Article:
The rapid rise in the number of people living in urban areas is shaping how we live now and in the future
The urban population of the world has grown from 751 million in 1950 to 4.2 billion in 2018. This is according to statistics from the United Nations, which also reveal that 55% of the world’s population currently lives in urban areas, and predicts that this figure will increase to 68% by 2050.According to stats from @UN the urban population of the world has grown to 4.2 million, with 55% of the world's population currently living in urban areas #globalmegatrends Click To Tweet
The data shows that Asia is home to 54% of the world’s urban population, while Europe and Africa have 13% each. The rural population in the world has grown slowly since 1950, and according to the UN it will reach its peak in a few years’ time. In contrast to the global urban population, the global rural one is now close to 3.4 billion, and is expected to rise a little before it then declines to 3.1 billion by 2050.
While a few cities have experienced population decline between 2000 and 2018, others have boomed. Today Tokyo is the world’s largest city with an agglomeration of 37 million inhabitants. Once a city’s population hits 10 million, the UN then classes it as a megacity, and predicts that by 2030 the world will have 43 megacities.
During the last census in 2011, London’s population was 8.8 million, but now currently sits just under the UN megacity threshold at a little over 9 million. The UN figures estimate that the percentage of UK’s population residing in urban areas is currently at 83.9%. In 2030 this is predicted to reach 86.3%, in 2040 it will rise to 88.2%, and by 2050, 90.2% of our population will be living in urban areas.During the last census in 2011, London’s population was 8.8 million, but now currently sits just under the @UN megacity threshold at a little over 9 million. #globalmegatrend Click To Tweet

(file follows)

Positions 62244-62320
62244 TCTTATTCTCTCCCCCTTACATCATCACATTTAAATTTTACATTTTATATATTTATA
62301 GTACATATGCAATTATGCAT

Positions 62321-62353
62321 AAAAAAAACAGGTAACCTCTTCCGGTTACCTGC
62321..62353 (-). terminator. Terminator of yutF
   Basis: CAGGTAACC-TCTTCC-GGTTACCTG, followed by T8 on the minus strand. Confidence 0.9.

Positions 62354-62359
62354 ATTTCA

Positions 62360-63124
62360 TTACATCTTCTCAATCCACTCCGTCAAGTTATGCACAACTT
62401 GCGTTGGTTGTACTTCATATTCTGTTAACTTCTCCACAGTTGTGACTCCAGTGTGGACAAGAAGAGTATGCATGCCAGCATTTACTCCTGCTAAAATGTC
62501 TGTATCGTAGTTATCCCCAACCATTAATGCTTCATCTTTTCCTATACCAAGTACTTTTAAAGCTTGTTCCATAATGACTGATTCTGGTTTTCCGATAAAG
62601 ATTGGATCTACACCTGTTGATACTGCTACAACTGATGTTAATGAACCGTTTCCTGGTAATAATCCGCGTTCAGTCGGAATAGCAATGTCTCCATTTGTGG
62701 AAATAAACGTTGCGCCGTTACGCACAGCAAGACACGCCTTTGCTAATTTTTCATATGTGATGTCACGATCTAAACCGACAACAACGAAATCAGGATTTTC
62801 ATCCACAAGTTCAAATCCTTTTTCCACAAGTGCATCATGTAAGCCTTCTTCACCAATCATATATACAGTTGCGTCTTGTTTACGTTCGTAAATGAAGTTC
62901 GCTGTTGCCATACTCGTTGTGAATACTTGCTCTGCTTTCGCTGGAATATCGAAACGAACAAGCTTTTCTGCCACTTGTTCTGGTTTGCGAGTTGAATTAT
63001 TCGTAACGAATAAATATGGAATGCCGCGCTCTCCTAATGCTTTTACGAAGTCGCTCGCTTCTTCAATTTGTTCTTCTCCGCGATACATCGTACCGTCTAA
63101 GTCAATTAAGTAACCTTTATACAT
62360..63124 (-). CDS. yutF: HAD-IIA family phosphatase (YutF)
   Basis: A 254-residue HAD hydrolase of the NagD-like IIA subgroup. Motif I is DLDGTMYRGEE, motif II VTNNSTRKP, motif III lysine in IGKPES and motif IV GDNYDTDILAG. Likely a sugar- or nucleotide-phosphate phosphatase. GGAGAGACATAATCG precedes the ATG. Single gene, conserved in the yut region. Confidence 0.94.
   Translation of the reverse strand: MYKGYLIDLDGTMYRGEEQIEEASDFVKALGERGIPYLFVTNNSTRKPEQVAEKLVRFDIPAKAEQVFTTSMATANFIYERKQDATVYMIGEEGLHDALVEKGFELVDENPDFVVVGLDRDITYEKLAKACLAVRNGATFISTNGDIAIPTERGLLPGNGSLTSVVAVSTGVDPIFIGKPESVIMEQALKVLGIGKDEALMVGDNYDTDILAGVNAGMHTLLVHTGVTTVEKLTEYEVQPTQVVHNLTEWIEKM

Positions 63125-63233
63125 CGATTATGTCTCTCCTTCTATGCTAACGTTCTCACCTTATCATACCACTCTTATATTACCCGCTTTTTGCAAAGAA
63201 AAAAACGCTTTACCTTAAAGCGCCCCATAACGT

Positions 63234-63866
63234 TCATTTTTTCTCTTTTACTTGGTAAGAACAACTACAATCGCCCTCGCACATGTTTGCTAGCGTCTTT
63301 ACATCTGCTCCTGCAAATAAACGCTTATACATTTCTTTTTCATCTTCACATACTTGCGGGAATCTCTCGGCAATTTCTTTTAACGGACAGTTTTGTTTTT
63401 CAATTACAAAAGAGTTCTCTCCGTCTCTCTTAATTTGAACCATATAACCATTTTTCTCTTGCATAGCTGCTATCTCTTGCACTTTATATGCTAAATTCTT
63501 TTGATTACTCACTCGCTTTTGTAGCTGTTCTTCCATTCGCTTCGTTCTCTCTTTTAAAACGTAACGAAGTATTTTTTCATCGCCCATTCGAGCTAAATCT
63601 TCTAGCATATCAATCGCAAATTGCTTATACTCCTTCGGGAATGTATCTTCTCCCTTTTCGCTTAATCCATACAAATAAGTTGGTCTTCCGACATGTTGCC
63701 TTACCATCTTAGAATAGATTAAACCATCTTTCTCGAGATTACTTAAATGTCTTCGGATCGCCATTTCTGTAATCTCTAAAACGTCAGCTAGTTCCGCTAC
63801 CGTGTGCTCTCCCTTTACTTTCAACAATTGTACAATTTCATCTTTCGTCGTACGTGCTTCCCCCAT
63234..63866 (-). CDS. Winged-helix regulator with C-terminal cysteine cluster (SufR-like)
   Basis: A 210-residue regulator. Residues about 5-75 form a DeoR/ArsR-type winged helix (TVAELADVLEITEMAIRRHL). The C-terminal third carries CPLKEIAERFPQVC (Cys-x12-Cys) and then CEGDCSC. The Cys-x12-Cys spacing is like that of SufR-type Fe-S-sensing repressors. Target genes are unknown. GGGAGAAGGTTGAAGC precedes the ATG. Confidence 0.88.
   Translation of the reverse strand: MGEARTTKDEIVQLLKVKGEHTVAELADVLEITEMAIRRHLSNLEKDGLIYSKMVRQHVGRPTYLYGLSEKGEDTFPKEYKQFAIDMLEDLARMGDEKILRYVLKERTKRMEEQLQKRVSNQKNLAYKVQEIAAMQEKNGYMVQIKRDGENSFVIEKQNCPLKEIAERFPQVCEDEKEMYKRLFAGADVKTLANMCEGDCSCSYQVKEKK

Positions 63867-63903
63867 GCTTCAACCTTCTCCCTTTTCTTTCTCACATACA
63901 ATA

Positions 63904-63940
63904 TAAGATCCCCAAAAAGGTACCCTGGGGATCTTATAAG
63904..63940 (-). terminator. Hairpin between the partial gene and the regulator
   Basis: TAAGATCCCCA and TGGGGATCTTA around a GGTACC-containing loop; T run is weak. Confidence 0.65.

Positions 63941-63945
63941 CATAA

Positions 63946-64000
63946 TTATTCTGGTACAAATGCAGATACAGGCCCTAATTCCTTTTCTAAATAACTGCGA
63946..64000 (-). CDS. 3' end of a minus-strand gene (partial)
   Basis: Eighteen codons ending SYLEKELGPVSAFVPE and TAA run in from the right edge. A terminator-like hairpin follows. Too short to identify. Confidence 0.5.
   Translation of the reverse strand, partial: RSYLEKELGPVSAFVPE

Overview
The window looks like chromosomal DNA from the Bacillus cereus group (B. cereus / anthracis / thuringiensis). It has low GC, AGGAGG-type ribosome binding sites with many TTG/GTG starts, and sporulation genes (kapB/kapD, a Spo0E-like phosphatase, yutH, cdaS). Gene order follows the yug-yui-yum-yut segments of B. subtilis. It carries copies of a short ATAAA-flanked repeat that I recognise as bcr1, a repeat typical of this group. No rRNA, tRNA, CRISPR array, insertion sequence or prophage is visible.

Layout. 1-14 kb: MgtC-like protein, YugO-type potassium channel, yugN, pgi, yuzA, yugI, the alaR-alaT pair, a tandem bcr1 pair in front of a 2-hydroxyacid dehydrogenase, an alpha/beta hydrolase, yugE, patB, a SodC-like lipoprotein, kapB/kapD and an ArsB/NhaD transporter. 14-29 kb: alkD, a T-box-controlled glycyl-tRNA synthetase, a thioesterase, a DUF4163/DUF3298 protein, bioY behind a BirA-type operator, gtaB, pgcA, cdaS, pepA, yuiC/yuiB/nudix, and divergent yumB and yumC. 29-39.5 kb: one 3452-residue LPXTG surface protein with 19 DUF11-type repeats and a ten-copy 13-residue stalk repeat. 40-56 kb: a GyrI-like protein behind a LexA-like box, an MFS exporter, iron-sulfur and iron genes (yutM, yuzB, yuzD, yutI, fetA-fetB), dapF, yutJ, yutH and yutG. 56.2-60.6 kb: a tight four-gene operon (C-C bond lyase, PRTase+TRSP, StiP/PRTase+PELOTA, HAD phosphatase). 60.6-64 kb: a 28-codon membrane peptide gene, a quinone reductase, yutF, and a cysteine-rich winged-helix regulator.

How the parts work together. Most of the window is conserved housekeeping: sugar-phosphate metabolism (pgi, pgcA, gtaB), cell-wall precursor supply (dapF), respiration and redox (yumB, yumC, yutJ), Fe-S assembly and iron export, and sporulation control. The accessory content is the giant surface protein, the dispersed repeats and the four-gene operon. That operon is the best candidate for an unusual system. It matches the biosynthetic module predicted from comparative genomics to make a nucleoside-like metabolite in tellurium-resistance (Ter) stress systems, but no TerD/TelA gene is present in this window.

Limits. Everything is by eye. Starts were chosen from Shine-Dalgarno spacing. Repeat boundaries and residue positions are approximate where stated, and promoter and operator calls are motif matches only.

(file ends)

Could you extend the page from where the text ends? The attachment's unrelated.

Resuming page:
The impact of this is already making itself felt, and the urbanisation megatrend is in turn creating many other trends. The rise in population in Britain’s fastest-growing towns – like Colchester in Essex, which has seen growth of 8.2% between 2013 and 2018 – has led to pressures on infrastructure and meant new housing is struggling to keep up with demand.
With available space becoming limited, houses currently being built in Britain are now more compact. According to LABC Warranty, they began shrinking in the 1980s, and today’s new homes have never been smaller, with the number of bedrooms dropping to below three, and kitchens at their smallest since the 1930s.
With towns and cities offering greater social and economic opportunities than rural areas, the attraction for people – particularly younger ones – to relocate away from friends and family has led to an increase in social isolation. The co-working and co-living trends are both the result of urbanisation, as people find ways to combat loneliness, as well as navigate the issue of rising rents in densely populated areas.The co-working and co-living trends are both the result of urbanisation, as people find ways to combat loneliness, as well as navigate the issue of rising rents in densely populated areas. #globalmegatrend Click To Tweet
Another trend that we are seeing emerge in the UK as a result of urbanisation is that of demographic divergence. A report from the Resolution Foundation – Ageing Fast and Slow – has found that rural and coastal areas tend to have older populations, while London that draws in younger people, has a typical age of 35.3 years.
While some are predicting that climate change will result in a counter urbanisation trend in the future, if the current demographic divergence continues, the way in which houses are designed may have to differ, depending on their location.